Monday, December 9, 2019

The Information’s App Store Ordeal

Jessica Lessin (tweet):

The last two weeks have been a crash course in Apple’s gatekeeper status over consumers’ digital lives. Apple rejected our app four times. Some of the pushback we received was so specific—such as not being allowed to underline the words “free trial”—I was stunned. Other requirements seemed arbitrary, such as the rule that we couldn’t require users to enter their email (while Disney and the New York Times could).


The copy we submitted read “Annual + 7 day free trial, $29.99.” The reviewer told us it wasn’t clear that you would be billed after 7 days.


If we wanted to launch, we had to disable a part of the app that allowed Tech Top 10 users to preview The Information articles and subscribe to read them.


Next, our app reviewer had also determined that some of the news briefs in the app were available for free on our website, which wasn’t allowed.


This time their objections related to our About Page, among other things. It couldn’t mention our website because our website is a link and that link might eventually take someone to a page where they could subscribe to The Information (similar to the article issue).


Our Android app launched Wednesday as well. All that took was a push of the button and a short waiting period. But so far, 86% of our usage is coming from iPhones.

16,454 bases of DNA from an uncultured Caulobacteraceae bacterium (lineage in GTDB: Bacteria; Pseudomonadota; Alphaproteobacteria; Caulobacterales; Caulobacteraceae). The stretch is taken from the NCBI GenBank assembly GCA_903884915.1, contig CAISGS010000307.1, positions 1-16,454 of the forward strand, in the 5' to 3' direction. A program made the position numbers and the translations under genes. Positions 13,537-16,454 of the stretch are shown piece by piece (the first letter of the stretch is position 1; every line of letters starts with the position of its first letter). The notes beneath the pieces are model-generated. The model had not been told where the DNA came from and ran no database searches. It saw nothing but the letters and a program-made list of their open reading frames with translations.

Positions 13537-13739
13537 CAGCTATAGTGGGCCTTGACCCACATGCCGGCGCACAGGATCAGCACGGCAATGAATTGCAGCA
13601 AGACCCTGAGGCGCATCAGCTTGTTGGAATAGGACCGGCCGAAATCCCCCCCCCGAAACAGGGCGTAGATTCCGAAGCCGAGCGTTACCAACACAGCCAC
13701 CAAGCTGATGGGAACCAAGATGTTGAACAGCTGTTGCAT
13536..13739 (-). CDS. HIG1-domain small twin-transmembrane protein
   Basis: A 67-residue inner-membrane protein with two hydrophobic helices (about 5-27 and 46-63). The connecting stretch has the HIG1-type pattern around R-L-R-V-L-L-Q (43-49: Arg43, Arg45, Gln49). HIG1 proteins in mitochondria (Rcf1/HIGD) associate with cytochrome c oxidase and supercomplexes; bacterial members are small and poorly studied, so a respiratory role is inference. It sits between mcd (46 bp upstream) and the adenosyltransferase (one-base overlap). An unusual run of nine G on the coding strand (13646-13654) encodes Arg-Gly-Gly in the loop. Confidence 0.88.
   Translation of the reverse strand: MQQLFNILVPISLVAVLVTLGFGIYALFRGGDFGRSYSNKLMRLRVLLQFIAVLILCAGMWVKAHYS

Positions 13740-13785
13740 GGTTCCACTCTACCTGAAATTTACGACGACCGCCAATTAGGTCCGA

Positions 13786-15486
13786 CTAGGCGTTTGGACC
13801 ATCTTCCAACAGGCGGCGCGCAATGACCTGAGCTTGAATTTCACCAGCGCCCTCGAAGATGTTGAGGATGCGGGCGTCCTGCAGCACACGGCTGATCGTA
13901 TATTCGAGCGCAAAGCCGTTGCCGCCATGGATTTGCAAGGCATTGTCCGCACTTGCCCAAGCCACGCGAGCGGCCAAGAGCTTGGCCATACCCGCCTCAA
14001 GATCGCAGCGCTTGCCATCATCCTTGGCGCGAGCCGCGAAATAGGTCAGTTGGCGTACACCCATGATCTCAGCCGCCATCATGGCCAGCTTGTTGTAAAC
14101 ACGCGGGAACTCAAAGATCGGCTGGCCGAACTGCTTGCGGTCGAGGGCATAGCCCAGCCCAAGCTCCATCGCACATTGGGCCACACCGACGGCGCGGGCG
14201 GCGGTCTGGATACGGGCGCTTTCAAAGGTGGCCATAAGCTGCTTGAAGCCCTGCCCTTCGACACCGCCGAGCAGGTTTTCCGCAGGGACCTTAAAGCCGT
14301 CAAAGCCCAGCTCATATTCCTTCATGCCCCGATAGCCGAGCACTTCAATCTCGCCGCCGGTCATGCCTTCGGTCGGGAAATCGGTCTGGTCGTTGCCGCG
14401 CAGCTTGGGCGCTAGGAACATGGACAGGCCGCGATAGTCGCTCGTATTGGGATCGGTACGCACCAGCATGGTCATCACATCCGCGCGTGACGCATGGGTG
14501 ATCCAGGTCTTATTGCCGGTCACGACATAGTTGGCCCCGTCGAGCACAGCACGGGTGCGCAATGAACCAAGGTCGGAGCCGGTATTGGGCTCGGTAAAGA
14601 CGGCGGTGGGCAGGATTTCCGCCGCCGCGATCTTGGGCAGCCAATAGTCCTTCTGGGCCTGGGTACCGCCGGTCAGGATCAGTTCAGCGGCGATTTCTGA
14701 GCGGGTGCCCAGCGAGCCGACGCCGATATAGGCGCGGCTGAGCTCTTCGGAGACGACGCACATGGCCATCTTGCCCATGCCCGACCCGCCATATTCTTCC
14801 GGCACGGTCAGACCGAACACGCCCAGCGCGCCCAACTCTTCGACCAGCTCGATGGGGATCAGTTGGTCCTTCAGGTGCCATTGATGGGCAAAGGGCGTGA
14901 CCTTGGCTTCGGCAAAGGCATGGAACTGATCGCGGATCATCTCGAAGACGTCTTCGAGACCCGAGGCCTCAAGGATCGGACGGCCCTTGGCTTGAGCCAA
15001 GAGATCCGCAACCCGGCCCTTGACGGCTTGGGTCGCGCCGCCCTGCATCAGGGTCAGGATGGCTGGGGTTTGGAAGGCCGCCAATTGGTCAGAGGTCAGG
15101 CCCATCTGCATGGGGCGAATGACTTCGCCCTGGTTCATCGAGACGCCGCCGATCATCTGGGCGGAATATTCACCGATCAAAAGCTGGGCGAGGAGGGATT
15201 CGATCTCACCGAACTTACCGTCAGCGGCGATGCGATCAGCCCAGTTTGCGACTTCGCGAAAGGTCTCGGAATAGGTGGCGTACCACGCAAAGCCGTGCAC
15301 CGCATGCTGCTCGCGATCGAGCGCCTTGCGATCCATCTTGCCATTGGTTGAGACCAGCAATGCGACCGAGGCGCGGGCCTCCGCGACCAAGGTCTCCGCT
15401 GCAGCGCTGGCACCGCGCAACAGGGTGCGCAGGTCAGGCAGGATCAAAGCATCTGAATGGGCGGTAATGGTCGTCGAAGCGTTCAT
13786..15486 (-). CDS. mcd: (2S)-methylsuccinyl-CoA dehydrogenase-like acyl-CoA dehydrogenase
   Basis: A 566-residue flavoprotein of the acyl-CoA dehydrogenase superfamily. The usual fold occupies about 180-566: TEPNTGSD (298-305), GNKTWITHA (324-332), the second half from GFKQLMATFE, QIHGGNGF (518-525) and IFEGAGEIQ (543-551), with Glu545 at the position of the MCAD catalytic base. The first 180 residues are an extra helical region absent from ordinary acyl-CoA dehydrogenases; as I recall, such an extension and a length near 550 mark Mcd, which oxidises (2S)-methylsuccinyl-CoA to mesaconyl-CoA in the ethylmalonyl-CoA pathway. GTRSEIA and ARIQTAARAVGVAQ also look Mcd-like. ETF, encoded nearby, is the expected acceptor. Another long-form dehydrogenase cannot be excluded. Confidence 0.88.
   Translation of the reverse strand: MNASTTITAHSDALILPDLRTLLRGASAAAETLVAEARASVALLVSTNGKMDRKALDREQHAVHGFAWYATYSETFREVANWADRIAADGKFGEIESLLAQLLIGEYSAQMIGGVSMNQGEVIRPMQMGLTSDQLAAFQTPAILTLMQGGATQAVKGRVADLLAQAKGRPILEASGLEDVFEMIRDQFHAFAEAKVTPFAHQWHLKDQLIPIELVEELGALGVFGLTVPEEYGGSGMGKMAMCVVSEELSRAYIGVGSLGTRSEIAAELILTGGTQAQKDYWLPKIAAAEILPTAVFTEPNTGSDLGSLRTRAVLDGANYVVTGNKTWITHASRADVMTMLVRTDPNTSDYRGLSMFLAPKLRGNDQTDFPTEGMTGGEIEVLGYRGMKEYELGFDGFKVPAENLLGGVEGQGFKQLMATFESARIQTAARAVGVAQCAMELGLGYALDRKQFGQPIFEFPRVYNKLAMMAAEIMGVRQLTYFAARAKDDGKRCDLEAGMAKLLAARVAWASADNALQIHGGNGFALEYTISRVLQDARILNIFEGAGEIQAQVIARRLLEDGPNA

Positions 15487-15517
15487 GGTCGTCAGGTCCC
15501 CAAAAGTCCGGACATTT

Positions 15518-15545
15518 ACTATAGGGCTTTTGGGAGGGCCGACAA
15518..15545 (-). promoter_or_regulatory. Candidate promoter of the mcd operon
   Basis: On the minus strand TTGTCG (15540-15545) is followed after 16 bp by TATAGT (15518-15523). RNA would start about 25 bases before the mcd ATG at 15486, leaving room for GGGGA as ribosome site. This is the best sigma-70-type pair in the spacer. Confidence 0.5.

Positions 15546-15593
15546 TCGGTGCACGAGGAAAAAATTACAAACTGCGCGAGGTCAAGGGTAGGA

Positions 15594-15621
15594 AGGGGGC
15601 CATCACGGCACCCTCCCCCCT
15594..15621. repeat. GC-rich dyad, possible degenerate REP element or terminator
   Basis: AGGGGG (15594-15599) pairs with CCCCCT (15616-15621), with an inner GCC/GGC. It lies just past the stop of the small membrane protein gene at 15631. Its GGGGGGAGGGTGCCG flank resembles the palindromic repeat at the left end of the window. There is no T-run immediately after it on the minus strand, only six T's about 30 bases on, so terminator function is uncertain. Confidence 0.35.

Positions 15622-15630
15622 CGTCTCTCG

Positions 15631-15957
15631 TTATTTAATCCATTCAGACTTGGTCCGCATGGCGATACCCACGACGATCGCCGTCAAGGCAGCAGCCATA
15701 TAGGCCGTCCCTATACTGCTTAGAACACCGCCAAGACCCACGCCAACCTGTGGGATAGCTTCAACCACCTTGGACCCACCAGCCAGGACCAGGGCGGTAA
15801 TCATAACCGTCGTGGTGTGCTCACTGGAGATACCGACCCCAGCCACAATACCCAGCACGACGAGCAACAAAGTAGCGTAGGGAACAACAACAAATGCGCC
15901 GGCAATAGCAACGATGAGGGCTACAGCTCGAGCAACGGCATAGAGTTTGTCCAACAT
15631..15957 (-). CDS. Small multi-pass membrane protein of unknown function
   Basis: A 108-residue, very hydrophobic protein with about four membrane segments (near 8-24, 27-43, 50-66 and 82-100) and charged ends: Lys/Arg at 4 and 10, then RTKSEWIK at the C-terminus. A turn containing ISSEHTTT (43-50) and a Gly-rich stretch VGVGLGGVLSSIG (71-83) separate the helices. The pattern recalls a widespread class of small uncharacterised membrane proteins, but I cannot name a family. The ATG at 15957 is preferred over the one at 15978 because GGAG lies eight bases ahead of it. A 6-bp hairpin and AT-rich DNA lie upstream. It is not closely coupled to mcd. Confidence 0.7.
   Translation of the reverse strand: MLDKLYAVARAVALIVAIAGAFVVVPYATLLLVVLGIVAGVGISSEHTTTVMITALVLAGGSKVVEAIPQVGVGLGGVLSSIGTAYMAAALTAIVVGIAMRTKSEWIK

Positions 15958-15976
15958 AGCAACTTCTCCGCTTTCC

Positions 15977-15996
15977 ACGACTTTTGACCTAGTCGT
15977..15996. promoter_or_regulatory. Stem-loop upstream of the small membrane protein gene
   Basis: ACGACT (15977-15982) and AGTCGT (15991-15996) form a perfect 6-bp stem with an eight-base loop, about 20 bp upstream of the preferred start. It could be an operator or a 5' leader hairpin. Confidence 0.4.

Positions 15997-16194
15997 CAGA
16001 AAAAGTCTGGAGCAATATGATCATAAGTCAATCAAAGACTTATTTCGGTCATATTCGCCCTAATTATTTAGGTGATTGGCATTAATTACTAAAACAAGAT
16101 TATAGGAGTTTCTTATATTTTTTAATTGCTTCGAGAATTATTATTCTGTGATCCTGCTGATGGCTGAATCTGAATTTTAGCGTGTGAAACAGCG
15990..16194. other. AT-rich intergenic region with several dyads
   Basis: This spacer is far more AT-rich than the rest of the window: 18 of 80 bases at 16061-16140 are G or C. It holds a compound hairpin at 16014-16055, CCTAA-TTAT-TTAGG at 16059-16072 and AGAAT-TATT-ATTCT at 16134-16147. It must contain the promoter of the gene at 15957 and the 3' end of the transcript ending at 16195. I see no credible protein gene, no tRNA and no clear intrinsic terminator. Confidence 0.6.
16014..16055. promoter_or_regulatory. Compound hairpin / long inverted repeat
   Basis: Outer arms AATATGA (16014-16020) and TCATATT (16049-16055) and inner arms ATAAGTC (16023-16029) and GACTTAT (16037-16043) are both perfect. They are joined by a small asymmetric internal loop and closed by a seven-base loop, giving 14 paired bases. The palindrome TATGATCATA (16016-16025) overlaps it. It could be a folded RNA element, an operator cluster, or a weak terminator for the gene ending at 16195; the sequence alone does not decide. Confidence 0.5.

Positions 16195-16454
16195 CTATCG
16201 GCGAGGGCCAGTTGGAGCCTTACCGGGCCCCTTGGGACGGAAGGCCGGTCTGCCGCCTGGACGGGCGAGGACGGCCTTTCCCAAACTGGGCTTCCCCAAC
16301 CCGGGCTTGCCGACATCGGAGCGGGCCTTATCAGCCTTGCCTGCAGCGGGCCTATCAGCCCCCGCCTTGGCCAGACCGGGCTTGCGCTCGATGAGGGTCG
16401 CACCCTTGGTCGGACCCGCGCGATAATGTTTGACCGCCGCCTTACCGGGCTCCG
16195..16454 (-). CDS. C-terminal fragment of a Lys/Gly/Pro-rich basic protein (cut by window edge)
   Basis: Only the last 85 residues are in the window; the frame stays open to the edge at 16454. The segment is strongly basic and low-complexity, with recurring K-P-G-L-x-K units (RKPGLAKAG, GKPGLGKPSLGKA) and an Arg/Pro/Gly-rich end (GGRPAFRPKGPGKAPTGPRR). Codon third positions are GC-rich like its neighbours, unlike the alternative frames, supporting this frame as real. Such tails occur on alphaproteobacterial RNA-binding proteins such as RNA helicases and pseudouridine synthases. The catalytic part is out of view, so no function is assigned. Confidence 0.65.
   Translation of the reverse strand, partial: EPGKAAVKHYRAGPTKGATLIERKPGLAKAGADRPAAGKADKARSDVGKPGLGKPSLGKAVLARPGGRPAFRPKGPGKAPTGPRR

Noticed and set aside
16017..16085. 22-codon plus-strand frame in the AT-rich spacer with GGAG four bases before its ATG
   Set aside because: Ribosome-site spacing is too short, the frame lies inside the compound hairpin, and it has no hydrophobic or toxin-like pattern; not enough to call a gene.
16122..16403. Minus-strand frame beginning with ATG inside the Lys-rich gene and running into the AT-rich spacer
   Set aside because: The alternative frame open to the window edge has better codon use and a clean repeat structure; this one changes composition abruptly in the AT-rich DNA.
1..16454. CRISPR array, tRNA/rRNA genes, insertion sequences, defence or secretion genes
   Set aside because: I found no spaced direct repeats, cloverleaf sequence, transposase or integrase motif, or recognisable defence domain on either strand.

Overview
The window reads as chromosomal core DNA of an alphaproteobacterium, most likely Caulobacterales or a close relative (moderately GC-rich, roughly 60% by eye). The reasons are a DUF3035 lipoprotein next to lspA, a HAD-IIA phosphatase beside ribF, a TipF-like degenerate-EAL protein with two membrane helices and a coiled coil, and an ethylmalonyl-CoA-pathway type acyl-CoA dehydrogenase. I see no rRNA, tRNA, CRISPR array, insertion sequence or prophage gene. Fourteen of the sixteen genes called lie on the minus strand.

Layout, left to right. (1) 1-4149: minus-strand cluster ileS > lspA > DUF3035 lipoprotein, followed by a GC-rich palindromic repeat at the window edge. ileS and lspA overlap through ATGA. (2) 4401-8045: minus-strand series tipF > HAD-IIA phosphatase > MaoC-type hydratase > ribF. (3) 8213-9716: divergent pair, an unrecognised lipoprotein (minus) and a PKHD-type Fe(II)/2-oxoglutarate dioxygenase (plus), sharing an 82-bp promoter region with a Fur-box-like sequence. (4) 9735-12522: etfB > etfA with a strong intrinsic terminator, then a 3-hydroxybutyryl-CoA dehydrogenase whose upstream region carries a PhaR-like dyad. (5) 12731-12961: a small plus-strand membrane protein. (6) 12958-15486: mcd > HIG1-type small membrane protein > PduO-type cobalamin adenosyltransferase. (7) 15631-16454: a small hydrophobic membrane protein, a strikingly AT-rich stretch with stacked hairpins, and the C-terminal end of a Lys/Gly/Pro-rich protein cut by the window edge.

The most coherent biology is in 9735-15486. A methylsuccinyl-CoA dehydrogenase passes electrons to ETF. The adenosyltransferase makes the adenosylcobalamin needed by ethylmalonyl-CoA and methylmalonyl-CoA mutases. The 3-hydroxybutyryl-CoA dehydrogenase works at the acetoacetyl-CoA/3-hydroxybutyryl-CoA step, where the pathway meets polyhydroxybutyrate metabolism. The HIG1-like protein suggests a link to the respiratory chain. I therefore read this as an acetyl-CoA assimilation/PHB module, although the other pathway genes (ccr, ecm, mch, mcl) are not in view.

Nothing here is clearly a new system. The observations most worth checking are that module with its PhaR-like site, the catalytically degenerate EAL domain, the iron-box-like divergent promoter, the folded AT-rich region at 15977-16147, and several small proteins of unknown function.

Ryan Jones:

You didn’t hit on the fact that they revealed rejection issues 1-by-1, wasting days and days, instead of listing multiple issues at once.

The issue you’ll see - all their rules exist for a defensible reason, but in aggregate, it’s maddening. Rock and a hard place.


3 Comments RSS · Twitter

"Next, our app reviewer had also determined that some of the news briefs in the app were available for free on our website, which wasn’t allowed."

Like how a lot of content that's behind the Apple News+ paywall is available for free on the publishers' websites?

WTF. One set of rules for Apple, another set for everyone else.

I had a much less fraught, but similar experience when we released our web radio app. It was rejected because I hadn't demonstrated that I had the permission of the artists to show their album cover (which I was using the iTunes API to show). Later research seemed to indicate that the iTunes API was approved for this, regardless of whether the artist had specifically given us permission. Since this was unclear, I wrote to the App Store help address to ask for a yes or no clarification. I was told that they wouldn't tell me, but I could send in a version of the app that used it and then they would tell me (by rejecting it or not). Frustrating – you *know* they know the answer, they're just refusing to tell me.

[…] outside of iOS apps — a prohibition that ]extends to website materials linked from within an app]ti — and things begin to look ridiculous. Amazon finds itself in a situation where it can sell […]

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